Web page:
King Los, the Los Angeles-via-Baltimore rapper, made headlines last week when he announced he and his label home, Sean "Diddy" Combs' Bad Boy Records, had separated.
"It's like LeBron without a team," Shade 45 host Sway Calloway said before introducing "one of the hottest in the game right now." He added, "King Los is officially a free agent."
"Poundcake Freestyle," a lyrical exercise from Los' new mixtape ("Zero Gravity II," released today), proves diluted mic skills were not the problem:
I got that Edgar Allan Poe flow,
Bars like a bear trap,
Shakespeare's only rebuttal would be a head-scratch,
I haven't been amateur ever, never
Iambic pentameter, clever
Better, nobody even seems this deep
I got n—s stayin' awoke to put my dreams to sleep
In the rap world, we treat the end of a partnership like a WWE rift: Was someone double-crossed? Was there jealousy among increasingly eager talent? Was a deep, dark secret revealed?
While those theories make for tantalizing MediaTakeOut headlines, chances are Los realized artists with fewer natural gifts — French Montana, Machine Gun Kelly, Cassie and even Diddy himself — are likely to have their releases properly pushed before his. His separation, and thus liberation, seems like a practical business decision for a 32-year-old rapper who has watched younger MCs pass him on the totem pole.
For whatever reason — politics, buzz or something else — we would have likely heard about French Montana and MGK's sophomore albums before even detecting whispers of Los' debut. If Los decided to ultimately bet on his skills and potential star-power rather than ghostwrite for his boss or play fifth fiddle on an uneven label, then more power to him. This is all speculation, but the truth is out there, and chances are, we will never know it completely.
What we do know is Los, once again, is a rapper without a deal. (Call it deja vu, as Los first signed with Bad Boy in 2005, was released in 2008 and eventually returned in 2012.) And while Los' abilities on the microphone are undeniable, he has yet to put together a single or project with buzz to match the skills.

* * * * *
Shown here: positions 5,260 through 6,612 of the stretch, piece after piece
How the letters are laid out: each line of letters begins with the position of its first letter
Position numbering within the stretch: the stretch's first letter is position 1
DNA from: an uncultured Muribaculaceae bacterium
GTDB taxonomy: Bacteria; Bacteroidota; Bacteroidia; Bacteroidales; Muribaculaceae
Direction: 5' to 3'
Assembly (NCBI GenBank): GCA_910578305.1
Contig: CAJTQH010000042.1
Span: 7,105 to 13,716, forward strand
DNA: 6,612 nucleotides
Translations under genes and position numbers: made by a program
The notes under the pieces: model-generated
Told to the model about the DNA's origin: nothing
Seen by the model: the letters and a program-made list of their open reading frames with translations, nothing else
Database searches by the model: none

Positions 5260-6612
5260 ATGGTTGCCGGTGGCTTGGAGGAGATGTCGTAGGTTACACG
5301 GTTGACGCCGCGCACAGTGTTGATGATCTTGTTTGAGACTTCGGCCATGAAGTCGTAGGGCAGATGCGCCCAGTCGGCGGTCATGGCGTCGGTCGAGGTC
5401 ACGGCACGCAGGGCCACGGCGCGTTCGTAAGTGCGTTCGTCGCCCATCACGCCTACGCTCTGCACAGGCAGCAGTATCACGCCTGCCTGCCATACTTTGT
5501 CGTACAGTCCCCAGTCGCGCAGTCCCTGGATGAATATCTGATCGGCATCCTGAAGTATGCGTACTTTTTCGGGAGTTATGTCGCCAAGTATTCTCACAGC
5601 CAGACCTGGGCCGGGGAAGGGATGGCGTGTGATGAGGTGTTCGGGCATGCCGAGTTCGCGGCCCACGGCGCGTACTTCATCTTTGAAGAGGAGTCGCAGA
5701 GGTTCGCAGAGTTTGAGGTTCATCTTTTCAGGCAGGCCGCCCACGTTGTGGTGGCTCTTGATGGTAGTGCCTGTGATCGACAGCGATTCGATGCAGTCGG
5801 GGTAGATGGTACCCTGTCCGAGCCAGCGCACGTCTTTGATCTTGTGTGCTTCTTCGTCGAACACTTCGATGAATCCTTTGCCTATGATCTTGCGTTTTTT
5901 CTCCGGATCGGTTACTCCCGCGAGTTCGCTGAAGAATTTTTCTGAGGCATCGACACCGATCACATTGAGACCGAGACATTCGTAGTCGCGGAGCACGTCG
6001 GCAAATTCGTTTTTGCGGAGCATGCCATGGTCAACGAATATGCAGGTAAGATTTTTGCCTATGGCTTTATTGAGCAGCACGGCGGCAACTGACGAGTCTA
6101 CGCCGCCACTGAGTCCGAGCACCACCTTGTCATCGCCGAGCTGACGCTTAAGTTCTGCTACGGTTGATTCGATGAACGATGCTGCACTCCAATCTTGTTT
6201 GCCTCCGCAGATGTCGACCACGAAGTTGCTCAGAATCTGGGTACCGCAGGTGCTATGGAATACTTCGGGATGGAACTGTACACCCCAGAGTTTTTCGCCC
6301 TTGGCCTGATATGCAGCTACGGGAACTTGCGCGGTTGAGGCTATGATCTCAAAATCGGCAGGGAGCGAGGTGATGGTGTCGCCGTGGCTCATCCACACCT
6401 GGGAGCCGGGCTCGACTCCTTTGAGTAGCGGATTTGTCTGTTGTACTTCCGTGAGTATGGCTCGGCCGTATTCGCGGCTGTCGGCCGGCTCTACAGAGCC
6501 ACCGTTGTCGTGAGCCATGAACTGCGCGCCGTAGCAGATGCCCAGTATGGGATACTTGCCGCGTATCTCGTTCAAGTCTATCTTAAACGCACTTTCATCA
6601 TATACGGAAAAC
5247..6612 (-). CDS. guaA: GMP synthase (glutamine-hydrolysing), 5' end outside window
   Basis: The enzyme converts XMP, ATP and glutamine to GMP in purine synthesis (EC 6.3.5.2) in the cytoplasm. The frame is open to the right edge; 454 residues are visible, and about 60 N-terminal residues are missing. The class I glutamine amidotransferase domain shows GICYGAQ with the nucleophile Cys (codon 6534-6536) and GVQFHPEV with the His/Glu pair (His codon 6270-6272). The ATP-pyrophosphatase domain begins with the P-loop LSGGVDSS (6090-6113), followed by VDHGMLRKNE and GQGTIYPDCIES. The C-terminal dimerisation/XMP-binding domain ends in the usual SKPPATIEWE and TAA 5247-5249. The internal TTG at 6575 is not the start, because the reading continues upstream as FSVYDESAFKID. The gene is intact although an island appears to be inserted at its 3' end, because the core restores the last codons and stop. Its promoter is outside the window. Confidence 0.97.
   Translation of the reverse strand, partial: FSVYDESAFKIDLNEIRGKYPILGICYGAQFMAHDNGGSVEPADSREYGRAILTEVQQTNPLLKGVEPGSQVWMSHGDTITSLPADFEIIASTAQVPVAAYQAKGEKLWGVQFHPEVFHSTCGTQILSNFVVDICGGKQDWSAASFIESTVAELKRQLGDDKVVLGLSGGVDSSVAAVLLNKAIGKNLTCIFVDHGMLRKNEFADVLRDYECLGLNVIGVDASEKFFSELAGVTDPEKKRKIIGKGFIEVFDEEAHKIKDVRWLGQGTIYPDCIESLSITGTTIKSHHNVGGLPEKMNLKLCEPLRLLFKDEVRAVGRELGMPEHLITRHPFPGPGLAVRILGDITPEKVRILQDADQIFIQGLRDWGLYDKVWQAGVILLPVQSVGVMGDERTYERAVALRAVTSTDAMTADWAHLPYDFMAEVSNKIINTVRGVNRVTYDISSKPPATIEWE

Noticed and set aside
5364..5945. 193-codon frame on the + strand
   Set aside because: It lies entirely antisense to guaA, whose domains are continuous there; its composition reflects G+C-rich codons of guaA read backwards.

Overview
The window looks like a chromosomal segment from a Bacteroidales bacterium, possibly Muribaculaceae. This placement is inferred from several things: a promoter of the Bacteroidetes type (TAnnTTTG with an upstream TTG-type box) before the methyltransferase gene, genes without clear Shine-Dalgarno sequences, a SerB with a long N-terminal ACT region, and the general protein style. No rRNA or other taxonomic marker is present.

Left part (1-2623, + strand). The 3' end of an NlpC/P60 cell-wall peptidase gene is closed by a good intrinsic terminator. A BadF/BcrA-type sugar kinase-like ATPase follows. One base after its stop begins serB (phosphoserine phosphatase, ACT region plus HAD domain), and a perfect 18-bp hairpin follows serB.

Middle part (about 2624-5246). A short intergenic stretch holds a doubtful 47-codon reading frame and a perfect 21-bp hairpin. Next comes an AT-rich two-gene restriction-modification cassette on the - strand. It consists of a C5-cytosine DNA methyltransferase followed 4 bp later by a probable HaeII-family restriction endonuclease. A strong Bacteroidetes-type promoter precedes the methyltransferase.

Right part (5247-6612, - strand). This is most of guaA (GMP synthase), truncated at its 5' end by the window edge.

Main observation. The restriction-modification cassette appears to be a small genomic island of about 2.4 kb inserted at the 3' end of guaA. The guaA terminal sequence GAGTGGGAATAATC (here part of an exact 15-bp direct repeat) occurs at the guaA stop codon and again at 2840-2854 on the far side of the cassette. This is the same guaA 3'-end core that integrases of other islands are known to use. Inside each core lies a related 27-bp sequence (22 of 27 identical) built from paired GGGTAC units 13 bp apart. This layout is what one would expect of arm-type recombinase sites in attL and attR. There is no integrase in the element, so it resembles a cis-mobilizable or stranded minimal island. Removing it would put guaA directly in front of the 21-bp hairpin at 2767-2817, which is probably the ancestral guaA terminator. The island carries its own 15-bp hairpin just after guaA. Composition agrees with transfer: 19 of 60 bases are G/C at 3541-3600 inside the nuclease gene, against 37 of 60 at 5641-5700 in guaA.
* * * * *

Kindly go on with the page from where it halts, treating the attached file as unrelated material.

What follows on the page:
"Play Too Rough," produced by longtime collaborator and fellow Baltimorean J. Oliver, is the first single from "Zero Gravity II." The track has a slight Eminem bent, forgoing bright pop sounds in favor of an uncomplicated and dank backdrop that doesn't cloud Los' wordplay. It's not a bad move: Los is here to uphold the classic image of an MC, the guy who studies the dictionary to find new ways to make rhymes slicker. Those types of MCs can and have thrived in today's rap landscape (Kendrick Lamar is the most obvious example, while Tech N9ne is a dazzling outlier making a healthy living touring hip-hop's underground circuits), but predicting who makes it and who doesn't is a blindfolded crapshoot.
For now, Los has returned to the independent grind, with more fans and greater awareness of his music than ever before. This spring, Los will open for "Show Me" rapper Kid Ink and his My Own Lane Tour. (The tour stops at the Fillmore Silver Spring on April 18.) After returning from the road in June, Los will turn his attention to finding a new label. Will it be better than his Bad Boy situation? Time will tell, but Los is clearly counting on it.
Download "Zero Gravity II" for free here.